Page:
To see how well the MCACC correction performed with music, I put on the recent Beatles Mono Remasters and listened to various tracks, both with MCACC and without from the listening position that it was calibrated for.
Without MCACC, the mono recordings were anchored right between the speakers with a fairly narrow and compressed soundstage. All of the instruments and vocals seemed to be layers right on top of each other and coming from the same point, resulting in a little bit of a muddled sound. As soon as I enabled MCACC the soundstage grew far wider than it was without it.
The recordings were still mono, but now they were taking up the whole soundstage instead of being anchored at a central point between the speakers. The separation of vocals and instruments was much clearer as well, which each sounding like they were an individual instrument instead of just like sounds that have been layered on top of each other. It was a much more drastic difference than I expected to hear as I’d assume that a mono source only using the front speakers would benefit the least from advanced room correction, but I was very happy with the results. If I was to keep the Pioneer around permanently, I would setup the 6 MCACC memories for different locations that I like to sit in so that I could always have the best sound at my current position by just switching which memory I was using, as it made that much of an impact on the sound.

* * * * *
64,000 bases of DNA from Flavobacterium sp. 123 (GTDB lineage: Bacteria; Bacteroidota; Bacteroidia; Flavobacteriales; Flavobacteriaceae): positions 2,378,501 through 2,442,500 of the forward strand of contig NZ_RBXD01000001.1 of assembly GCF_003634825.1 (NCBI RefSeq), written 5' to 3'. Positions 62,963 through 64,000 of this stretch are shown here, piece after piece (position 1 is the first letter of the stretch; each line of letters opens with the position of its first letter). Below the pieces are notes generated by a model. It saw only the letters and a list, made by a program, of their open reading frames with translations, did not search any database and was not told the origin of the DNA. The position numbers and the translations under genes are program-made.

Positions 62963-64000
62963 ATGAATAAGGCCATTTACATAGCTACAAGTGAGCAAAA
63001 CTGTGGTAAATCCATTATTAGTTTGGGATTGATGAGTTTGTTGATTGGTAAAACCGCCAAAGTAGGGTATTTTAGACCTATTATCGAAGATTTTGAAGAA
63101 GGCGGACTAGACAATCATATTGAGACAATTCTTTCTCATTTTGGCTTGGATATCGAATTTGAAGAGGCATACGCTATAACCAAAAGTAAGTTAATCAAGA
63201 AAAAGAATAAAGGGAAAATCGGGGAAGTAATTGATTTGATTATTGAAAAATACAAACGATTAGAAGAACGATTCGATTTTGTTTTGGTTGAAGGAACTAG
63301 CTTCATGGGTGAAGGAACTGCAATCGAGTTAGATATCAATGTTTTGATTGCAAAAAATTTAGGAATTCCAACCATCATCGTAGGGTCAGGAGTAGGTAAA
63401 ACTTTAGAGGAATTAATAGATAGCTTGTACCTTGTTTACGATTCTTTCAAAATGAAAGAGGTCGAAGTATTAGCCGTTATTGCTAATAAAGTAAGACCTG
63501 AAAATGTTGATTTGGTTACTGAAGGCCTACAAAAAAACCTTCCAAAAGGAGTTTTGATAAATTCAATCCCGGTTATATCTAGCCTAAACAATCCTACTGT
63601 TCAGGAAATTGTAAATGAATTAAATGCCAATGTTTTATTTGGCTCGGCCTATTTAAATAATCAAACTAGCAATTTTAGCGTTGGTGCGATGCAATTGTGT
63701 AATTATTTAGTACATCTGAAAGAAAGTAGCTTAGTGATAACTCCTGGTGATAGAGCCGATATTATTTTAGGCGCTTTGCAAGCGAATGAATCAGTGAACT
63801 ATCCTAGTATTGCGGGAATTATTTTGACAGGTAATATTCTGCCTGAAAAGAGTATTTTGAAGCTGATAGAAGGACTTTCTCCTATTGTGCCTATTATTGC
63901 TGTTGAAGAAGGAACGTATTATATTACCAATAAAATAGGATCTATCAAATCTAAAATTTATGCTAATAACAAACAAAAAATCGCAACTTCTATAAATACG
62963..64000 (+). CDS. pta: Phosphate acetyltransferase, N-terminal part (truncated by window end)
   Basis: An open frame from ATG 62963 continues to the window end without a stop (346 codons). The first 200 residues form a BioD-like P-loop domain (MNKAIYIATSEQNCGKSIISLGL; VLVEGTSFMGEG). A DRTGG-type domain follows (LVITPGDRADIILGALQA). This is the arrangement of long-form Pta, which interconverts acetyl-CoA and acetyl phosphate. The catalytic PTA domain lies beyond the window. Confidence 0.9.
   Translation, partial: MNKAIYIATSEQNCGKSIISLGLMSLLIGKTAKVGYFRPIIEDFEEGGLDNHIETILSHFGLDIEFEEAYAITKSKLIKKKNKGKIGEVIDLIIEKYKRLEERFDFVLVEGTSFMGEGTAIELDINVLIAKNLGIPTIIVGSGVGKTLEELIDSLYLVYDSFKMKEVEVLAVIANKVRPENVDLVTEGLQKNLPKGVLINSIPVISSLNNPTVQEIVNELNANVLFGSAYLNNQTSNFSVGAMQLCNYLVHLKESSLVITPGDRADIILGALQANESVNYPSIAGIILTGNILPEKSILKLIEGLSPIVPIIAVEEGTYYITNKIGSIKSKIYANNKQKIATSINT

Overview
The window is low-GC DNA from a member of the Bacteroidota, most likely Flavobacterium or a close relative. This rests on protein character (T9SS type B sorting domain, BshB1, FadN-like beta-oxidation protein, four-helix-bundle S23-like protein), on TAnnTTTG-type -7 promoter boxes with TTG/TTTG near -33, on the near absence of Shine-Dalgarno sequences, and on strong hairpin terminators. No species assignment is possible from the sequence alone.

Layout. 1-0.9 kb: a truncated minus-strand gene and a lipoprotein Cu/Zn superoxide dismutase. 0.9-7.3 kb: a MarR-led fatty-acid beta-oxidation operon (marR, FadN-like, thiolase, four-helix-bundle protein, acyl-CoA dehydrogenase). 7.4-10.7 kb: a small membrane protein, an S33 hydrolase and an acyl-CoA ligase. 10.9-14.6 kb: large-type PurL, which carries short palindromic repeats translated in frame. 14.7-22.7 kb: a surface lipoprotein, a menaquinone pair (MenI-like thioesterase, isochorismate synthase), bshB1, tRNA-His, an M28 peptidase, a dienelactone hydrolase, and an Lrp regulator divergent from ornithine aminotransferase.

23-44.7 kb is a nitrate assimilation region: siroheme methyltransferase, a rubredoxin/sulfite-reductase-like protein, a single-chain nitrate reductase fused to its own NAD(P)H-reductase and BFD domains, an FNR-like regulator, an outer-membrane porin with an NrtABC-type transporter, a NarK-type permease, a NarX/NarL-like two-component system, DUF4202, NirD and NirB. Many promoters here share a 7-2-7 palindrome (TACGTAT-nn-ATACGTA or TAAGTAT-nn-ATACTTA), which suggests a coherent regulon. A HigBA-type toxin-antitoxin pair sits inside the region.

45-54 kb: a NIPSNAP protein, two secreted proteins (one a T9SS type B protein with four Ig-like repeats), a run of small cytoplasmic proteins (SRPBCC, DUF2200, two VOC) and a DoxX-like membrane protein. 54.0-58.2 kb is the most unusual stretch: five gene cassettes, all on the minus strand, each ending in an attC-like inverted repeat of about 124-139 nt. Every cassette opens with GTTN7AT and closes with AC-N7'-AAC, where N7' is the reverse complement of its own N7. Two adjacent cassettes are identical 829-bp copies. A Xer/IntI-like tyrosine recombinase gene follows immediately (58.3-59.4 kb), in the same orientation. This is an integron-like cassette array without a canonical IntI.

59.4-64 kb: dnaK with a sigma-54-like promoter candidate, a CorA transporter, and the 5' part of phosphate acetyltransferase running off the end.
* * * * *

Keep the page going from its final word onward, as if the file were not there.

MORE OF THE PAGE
Next I fired up Sigur Ros’s album, “ágætis byrjun”.
With songs that swell from quiet to a large, full orchestra, this album was certain going to put a lot of stress on the Pioneer and it’s ability to handle large scale dynamics. The Pioneer took this challenge and was able to present the small, quiet passages with great detail and accuracy, and then when the music grows the Pioneer didn’t strain or clip no matter what the volume level. I never heard any negative artifacts from the Class D amplifier compared to a classic Class AB design, and when I checked the heat level of the SC-27 it was much lower than I was used to with my Onkyo. The soundstage that was presented to me was as wide and deep as I was used to, and when listening to “Reckoner” from Radiohead, the sound and location of the opening cymbal was clear and detailed. Perhaps not as airy and detailed as it was with the Marantz Pre and Amp that I had just reviewed, but the Pioneer costs 40% of that combination.
The streaming audio capabilities of the Pioneer were a feature that I was highly looking forward to. I currently use my PlayStation3 for streaming audio from my home network, but that requires using a different remote, and turning on an extra piece of gear compared to just streaming it through the receiver. The receiver also is the first that I’ve been able to use that features built in support for FLAC decoding, which is a very nice benefit as I have all of my music ripped to FLAC at home, and this way I don’t need to change the format of it, or setup a server to transcode the music before it gets to the receiver as I need to with the PS3.